“Spime” is a new word. It is a product of a digital community collectively updating and sharing information in real time. In other words, when something happens, people report it for the world to know. While the concept of constant and immediate reporting of information might be scary to some, especially with in light of the NSA mobile phone monitoring scandal in 2013, people contribute to spime in a much more innocuous way – through social media. The hashtag, which has its beginnings on Instagram and Twitter, but was eventually adopted by Facebook as well, is a categorization tool for all posts and a major player in contributing to spime of current events.
Twitter’s “Discover” tab allows for users to see what is trending by the website/app sharing the hottest hashtags at the time. By clicking on a hashtag, one sees a live feed that is constantly updated as more tweets including the same hashtag come in. The tweets contain facts, opinions, musings, pictures, videos, and other information regarding the hashtag, therefore providing a complete picture of an event from start to finish, or as long as anyone is tweeting about it.
- Live tweeting – deliberate contribution to spime
The act of someone single-handedly tweeting stream-of-consciousness musings of an event as it occurs is known as “live-tweeting.” Live tweeters range from sassy self-appointed internet comedians to reputable news outlets who attempt to create spime all on their own, either for the amusement of their followers or to provide news updates as they break. The more they tweet, the more the Twitter community learns about an event.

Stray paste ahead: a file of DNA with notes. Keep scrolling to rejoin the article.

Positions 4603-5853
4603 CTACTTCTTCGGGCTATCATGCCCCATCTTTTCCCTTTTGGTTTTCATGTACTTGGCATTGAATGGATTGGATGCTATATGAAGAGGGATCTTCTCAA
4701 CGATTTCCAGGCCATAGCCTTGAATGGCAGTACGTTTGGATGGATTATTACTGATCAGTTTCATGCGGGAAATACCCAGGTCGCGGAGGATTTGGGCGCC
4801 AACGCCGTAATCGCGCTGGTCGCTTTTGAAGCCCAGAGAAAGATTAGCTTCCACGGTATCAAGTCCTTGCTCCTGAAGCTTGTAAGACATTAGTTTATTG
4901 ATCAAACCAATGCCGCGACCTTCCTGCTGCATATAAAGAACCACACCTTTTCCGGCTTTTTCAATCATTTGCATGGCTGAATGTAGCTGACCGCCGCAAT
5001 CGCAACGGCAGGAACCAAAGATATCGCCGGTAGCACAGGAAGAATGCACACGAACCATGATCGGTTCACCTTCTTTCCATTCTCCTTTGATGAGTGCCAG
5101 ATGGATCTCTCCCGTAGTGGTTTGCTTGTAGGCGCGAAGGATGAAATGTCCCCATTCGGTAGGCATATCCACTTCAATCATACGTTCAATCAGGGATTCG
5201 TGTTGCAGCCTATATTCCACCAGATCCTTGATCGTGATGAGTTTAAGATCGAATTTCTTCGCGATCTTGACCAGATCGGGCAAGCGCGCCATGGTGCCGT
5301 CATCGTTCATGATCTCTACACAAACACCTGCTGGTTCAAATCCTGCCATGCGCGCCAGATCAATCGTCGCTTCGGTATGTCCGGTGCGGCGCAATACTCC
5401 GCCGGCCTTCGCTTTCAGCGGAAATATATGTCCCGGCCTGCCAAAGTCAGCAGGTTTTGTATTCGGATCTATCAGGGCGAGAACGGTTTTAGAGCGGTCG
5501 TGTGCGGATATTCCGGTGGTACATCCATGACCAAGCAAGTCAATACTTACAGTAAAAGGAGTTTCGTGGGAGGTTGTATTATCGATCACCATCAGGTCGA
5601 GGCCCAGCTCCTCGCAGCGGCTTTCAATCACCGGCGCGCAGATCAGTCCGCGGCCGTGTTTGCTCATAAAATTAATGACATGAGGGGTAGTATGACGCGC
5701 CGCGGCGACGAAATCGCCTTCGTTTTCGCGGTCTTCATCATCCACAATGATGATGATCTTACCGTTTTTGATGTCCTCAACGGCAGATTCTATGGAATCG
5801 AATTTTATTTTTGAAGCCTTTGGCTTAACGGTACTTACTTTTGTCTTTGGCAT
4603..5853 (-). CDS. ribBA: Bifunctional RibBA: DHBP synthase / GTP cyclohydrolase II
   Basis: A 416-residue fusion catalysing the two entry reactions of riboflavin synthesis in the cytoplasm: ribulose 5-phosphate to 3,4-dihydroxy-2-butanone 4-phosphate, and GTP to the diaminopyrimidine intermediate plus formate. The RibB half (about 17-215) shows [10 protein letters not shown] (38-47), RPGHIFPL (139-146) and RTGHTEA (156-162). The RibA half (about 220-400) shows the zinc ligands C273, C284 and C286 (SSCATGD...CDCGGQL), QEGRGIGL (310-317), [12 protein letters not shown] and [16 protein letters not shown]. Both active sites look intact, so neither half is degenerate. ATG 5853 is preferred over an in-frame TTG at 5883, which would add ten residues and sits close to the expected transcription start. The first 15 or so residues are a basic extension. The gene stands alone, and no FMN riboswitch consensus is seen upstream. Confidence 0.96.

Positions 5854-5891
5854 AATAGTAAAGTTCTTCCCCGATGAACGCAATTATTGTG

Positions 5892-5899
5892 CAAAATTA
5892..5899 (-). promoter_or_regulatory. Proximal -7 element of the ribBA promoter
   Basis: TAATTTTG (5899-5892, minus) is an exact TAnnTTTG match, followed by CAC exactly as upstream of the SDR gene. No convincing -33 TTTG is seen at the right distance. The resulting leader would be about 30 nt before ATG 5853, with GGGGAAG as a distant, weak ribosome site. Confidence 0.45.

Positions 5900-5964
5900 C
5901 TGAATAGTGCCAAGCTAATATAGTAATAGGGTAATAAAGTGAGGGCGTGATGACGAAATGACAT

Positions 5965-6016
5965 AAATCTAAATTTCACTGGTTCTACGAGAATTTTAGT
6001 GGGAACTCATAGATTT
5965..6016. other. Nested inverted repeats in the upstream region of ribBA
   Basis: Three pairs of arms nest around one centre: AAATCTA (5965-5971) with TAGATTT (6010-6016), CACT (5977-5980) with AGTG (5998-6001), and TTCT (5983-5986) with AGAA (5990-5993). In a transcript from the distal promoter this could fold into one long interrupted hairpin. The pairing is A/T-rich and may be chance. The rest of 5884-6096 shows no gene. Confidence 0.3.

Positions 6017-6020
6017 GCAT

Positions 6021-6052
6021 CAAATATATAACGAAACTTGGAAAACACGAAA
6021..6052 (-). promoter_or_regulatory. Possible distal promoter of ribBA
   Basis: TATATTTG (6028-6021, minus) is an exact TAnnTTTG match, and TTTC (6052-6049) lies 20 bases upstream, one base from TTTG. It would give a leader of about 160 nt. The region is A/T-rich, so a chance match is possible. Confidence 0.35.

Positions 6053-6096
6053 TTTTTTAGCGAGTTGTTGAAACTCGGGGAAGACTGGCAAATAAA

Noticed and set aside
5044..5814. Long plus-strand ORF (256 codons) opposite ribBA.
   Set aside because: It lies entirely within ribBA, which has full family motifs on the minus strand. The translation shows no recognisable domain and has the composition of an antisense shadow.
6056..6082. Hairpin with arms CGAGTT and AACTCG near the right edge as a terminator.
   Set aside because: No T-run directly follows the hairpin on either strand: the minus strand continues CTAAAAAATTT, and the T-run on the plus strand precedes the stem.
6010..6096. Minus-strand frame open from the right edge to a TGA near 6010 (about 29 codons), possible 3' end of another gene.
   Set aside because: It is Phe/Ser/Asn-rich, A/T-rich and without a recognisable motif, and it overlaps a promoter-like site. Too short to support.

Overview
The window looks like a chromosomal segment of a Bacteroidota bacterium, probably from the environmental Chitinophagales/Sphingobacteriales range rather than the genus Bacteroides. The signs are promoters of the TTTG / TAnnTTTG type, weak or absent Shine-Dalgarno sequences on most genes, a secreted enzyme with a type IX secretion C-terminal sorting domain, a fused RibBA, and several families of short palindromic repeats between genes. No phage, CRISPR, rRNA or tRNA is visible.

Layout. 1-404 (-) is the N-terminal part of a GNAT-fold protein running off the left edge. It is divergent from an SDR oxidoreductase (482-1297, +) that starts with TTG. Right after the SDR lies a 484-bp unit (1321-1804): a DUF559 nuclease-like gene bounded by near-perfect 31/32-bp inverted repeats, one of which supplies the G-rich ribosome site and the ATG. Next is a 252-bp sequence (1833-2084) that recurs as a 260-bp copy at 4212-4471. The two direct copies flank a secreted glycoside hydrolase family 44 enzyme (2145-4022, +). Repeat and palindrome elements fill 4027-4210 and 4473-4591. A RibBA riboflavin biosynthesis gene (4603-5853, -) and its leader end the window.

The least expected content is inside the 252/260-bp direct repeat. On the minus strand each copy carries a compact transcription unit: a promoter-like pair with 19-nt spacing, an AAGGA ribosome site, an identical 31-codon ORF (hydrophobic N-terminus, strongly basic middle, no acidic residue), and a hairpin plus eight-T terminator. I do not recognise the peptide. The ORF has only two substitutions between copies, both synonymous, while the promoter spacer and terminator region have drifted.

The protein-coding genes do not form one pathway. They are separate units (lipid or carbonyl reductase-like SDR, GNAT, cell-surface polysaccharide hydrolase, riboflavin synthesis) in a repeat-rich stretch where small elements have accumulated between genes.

Hashtags and live tweeting allow for people to stay in touch with the issues that concern them. Spime is negatively portrayed in the context of the federal government and “Big Brother” – The plots for films like Enemy of the State (1998) and Eagle Eye (2008) show governmental powers using cutting-edge technology to control humans through constant observation, however these films are nothing but science fiction. On a more personal and realistic level, spime allows people to stay up to date on current events they care about. It allows for anyone and everyone to contribute to and gain from growing knowledge of anything. Live-tweeting has become so prominent that Twitter users could experience the Super Bowl or any other event very intimately just by checking his or her phone, despite the fact that users are most likely sitting on the toilet or procrastinating from work (the most common venues for checking social media use nowadays).
This connectivity – being able to visit Glendale, Arizona from the comfort of one’s bathroom, for example – speaks to the intimacy of the modern digital community. Sure, many Americans are afraid of the government having vast servers filled with personal information, but everyday Americans contribute to an event’s spime more than a government could possibly hope through their collective thoughts posted on social media.